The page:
But I was very impressed when I got to the top. It was pretty cool to look down at a volcanic crater and see the sulfur rising from the ash. And I did have mild yogurt-ad adrenaline.
|Yaayyyy! No deaths!|
Unfortunately, descending the mountain proved an even greater problem for my Chacos, as we had to wade through tiny rocks for most of the downhill. At one point, the pain of tiny rocks cutting into my fragile, sacred feet led me to take off my shoes, sit down like a frustrated child, and tell everyone to go on without me.
Luckily, my fortunes soon changed... because Sharon gave me her socks AND the descent opened up into a giant ski run that we practically slid, skid, and somesaulted down. And THAT was awesome. I think that’s exactly why no one had told us how hard the climb was: the descent completely wipes out memories of the ridiculously difficult journey up.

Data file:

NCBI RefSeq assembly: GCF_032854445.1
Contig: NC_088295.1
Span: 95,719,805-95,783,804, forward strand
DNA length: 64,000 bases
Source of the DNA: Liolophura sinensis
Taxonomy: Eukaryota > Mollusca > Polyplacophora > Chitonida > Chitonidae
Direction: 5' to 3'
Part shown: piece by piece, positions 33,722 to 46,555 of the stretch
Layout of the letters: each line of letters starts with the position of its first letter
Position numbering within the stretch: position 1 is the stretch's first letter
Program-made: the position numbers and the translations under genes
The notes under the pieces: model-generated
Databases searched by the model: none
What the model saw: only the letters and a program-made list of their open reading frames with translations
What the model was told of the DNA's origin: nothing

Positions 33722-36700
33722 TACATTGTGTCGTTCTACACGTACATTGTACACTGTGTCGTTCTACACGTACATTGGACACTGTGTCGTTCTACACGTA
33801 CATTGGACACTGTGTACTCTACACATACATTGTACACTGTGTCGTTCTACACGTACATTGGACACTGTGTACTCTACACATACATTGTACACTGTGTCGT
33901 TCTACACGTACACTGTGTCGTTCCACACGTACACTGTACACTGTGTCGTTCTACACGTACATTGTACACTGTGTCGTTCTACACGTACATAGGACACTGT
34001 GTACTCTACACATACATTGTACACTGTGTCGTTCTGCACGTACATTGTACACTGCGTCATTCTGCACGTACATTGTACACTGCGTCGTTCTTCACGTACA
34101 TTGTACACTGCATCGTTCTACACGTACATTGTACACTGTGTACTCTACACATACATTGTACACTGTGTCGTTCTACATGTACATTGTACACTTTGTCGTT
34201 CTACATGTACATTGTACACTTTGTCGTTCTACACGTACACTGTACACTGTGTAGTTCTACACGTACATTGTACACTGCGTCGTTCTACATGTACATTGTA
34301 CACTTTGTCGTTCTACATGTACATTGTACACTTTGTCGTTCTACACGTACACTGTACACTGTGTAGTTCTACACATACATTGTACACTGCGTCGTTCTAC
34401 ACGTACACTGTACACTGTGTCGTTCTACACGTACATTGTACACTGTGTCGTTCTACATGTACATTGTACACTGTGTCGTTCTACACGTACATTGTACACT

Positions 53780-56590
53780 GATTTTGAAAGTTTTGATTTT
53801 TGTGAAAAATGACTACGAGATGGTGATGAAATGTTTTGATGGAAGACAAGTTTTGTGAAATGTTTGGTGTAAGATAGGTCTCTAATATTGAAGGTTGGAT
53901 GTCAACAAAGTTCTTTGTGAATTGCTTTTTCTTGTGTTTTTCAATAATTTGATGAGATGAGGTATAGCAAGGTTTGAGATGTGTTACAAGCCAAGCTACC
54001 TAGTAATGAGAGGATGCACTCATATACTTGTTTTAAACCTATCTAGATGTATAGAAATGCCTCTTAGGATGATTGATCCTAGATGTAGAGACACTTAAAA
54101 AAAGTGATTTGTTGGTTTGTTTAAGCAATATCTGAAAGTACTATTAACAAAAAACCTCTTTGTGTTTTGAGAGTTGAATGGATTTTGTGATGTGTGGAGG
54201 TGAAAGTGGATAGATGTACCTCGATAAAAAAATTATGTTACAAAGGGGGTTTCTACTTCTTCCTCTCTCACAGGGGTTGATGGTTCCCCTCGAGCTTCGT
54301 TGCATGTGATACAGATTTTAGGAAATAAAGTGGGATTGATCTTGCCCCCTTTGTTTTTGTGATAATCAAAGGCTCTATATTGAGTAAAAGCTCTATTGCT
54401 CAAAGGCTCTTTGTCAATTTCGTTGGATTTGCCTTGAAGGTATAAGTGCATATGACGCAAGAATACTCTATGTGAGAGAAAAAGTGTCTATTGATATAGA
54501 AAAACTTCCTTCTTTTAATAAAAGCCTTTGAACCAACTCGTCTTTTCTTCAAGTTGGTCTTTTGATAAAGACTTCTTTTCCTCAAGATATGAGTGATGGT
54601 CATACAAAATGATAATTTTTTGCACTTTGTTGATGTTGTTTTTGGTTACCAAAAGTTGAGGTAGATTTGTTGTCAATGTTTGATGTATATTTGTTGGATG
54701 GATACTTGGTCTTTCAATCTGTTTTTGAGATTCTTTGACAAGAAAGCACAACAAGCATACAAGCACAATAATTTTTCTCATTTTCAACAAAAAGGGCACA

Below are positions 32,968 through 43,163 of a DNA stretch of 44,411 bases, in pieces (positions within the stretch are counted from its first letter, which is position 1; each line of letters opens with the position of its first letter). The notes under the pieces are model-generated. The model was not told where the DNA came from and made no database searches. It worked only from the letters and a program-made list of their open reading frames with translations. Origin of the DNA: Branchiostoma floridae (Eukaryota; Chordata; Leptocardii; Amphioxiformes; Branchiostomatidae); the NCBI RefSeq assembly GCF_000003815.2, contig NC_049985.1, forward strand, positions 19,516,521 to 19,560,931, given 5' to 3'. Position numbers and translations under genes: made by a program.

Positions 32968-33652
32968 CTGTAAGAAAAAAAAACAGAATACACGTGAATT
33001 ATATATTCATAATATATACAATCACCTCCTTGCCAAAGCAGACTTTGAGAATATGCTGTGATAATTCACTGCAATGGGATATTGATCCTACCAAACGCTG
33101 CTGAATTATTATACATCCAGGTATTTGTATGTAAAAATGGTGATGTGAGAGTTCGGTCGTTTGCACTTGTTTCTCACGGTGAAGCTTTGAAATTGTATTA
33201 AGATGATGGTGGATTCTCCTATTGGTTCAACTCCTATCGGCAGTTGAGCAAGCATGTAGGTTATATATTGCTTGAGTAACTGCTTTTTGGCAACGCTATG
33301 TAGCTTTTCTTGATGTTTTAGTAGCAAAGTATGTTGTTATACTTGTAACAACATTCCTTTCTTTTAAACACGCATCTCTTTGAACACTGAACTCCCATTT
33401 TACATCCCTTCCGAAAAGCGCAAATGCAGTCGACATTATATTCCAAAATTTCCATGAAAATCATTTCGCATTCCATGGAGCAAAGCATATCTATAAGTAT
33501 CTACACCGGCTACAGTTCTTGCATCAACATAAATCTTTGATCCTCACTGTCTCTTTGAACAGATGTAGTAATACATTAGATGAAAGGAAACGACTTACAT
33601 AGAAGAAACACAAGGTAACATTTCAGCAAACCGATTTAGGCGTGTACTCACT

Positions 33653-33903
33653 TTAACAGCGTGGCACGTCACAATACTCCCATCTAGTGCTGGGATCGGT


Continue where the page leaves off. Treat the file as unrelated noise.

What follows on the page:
But I swore I would not forget. And that is why I dedicated so much space to Cape Verde lesson #2: No Chacos on the volcano. But ultimate moral of the story: You should still do it! Wear sneakers.
3. Evangelicals all around the world use the same tricks to get you into their church
So while we were in the volcano town, Portela, we befriended a woman at the local “museum” (which was actually pretty informative, I shouldn’t knock it... it told all about volcanoes and the history of the island, focusing especially on a French duke who was “captivated” by about 9 different beautiful Fogo women and spawned the numerous blond haired and blue eyed anomalies who exist all over present day Fogo). Anyway, we asked this museum lady to give us directions to a wine place, and she complied. Later we found out that she invited some other tourists (our French bffs Jean “Farley” and Helene) to a traditional music ceremony. Not inviting us must have been an honest mistake! We’ll go anyway!